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Ask the Lawyer: What amount of marijuana is legal to have in California?

Q: Just what is the law on legally possessing marijuana in California? Does it include growing plants?
-G.Z., Palos Verdes
Ron Sokol
A: In November 2016, California voters passed Proposition 64, known as the Adult Use Marijuana Act. Thereunder, recreational marijuana use is now legal for adults 21 years of age or older. Specifically, if you are at least 21, you are entitled to possess up to 28.5 grams of marijuana flower, and up to 8 grams of marijuana concentrate. In addition, adults 2l years of age and older are allowed to have up to six living cannabis plants within their private residence.
Q: I have two questions: Since marijuana is legal here, what about driving under the influence of pot — still a bust?
-J.H., San Gabriel
A: It is illegal to drive while impaired (I.e., under the influence, be it alcohol or drugs). An officer can engage in testing if he or she has a reasonable belief that the driver is under the influence of marijuana (or some other drug). In sum, a driver can indeed be arrested and charged with a DUI if he or she has ingested or smoked marijuana, gets behind the wheel, and is deemed or found to be impaired.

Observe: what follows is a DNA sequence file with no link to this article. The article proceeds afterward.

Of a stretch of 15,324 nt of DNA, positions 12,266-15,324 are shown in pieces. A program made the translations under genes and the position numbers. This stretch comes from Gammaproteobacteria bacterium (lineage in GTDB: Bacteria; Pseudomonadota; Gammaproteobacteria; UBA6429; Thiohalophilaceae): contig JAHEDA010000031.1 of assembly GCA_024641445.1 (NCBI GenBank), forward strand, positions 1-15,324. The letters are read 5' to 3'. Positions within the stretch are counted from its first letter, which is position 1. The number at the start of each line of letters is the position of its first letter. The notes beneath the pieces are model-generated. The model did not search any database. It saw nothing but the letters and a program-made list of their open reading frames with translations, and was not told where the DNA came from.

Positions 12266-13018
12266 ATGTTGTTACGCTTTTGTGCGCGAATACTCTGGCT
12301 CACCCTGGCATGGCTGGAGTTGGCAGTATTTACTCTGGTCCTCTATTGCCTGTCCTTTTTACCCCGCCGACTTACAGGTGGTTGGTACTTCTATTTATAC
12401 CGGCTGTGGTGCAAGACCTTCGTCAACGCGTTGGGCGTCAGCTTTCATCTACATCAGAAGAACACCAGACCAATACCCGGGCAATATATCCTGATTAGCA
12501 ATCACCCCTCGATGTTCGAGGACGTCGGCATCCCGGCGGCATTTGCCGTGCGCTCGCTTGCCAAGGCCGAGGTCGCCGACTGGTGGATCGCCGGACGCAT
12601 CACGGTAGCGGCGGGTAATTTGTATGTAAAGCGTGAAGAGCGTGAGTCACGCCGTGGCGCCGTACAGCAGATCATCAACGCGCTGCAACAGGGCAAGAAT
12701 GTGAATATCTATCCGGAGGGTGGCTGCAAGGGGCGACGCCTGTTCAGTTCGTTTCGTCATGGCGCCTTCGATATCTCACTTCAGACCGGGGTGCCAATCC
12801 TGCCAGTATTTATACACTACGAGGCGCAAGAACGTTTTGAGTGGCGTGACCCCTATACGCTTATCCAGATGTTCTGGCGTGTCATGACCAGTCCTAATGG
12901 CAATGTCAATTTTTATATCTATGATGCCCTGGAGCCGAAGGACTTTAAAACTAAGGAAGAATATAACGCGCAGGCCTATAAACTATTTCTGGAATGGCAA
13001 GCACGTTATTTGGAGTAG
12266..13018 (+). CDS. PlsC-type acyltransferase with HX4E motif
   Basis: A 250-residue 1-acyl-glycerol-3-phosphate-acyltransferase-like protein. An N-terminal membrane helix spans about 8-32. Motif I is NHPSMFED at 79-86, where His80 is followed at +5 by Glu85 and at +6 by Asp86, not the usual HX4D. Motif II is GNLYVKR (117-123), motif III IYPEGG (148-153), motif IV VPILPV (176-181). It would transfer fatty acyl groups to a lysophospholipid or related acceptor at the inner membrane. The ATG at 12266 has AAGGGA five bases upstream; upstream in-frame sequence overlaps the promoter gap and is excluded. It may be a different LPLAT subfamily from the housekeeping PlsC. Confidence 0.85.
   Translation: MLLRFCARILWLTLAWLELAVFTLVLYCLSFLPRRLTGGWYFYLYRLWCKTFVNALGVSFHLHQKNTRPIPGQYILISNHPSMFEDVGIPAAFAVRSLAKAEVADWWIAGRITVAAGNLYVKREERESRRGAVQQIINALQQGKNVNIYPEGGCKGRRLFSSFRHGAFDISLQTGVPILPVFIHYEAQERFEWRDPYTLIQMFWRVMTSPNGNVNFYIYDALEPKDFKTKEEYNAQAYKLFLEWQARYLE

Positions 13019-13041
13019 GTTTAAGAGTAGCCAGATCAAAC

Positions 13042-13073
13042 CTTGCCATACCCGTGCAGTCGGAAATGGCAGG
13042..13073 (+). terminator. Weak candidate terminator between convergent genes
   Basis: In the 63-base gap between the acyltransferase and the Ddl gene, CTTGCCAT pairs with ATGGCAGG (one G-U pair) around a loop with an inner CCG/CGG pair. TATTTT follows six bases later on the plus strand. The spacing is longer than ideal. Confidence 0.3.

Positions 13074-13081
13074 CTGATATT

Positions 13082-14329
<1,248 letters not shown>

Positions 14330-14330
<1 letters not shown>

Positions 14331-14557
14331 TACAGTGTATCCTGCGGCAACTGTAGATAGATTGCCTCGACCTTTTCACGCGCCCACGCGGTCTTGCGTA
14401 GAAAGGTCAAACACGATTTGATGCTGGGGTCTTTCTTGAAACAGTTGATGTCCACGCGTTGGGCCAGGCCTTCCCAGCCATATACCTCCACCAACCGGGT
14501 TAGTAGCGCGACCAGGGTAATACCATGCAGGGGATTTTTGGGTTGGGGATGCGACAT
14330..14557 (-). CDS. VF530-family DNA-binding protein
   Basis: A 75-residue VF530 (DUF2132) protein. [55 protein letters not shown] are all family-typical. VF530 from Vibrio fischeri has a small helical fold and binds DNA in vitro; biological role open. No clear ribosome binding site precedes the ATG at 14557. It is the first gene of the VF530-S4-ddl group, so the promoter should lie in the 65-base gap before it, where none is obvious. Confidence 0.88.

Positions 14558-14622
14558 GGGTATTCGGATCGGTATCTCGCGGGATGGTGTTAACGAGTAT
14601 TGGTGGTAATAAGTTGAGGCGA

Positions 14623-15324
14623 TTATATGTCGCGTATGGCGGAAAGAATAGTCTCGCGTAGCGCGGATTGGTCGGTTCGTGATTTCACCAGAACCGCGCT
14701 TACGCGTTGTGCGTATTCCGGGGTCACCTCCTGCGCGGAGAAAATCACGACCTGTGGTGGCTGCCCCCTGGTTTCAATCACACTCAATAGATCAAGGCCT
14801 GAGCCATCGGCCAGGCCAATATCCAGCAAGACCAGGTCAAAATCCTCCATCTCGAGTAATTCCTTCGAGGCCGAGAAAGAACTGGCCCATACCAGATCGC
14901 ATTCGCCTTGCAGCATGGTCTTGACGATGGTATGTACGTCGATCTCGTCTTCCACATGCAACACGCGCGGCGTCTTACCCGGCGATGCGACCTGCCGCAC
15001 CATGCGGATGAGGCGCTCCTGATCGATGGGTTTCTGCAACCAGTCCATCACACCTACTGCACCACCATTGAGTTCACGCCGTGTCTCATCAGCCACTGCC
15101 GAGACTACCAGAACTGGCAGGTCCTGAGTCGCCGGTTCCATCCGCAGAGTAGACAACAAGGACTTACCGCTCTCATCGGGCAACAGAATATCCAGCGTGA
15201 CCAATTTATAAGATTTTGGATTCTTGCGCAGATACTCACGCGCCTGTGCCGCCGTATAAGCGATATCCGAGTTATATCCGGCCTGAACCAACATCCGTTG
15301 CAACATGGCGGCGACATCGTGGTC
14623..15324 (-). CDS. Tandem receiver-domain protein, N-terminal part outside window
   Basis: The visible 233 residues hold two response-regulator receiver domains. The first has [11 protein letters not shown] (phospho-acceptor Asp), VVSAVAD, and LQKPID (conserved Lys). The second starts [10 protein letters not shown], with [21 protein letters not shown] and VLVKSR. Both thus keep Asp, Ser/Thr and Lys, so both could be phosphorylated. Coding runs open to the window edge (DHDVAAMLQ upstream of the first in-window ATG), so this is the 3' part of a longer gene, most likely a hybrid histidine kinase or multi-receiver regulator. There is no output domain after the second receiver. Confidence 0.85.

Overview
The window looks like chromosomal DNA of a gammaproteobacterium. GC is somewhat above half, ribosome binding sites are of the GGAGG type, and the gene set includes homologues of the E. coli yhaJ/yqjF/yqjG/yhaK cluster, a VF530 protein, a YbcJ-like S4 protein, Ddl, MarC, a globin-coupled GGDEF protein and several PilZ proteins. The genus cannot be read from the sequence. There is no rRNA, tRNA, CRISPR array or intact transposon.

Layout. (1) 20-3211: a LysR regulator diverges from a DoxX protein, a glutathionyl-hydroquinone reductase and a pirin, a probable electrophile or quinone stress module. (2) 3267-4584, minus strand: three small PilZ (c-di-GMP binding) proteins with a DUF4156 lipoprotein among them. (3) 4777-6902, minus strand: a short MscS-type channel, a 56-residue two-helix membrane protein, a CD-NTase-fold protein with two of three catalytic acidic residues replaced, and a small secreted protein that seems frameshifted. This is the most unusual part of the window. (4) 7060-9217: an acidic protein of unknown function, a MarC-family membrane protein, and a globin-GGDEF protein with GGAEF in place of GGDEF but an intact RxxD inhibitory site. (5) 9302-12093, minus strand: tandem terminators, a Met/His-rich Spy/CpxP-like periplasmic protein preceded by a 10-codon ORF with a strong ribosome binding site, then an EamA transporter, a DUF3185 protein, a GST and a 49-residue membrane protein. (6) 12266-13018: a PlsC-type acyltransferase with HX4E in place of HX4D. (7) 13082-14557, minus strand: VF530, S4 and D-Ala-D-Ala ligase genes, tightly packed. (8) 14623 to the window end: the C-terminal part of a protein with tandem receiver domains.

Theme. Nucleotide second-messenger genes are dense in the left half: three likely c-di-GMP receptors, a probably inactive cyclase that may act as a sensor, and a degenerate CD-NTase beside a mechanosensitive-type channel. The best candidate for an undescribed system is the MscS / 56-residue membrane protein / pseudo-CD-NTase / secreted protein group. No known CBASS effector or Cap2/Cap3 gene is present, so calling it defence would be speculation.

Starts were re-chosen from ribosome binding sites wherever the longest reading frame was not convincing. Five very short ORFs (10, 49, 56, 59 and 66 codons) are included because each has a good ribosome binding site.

Q: If driving under the influence of marijuana can lead to a DUI arrest, is there a chemical test that is given, or some other test that has to be taken?
-J.H. San Gabriel
A: If an individual is arrested for driving under the influence, he or she must be provided the choice of either a DUI breath test, or a DUI blood test.  Typically a driver chooses a breath test since it is less invasive. That said, if marijuana use is suspected, the driver may be required to take a blood test, even if the driver chose a breath test instead. This additional testing can only be requested if the officer reasonably believes that the driver is in fact under the influence of marijuana or another drug, and that the test will reveal the presence thereof.
Ron Sokol is a Manhattan Beach attorney with more than 35 years of experience. His column, which appears on in print on Wednesdays, presents a summary of the law and should not be construed as legal advice. Email questions and comments to him at RonSEsq@aol.com or write to him at Ask the Lawyer, Daily Breeze, 21250 Hawthorne Blvd., Suite 170, Torrance, CA 90503.

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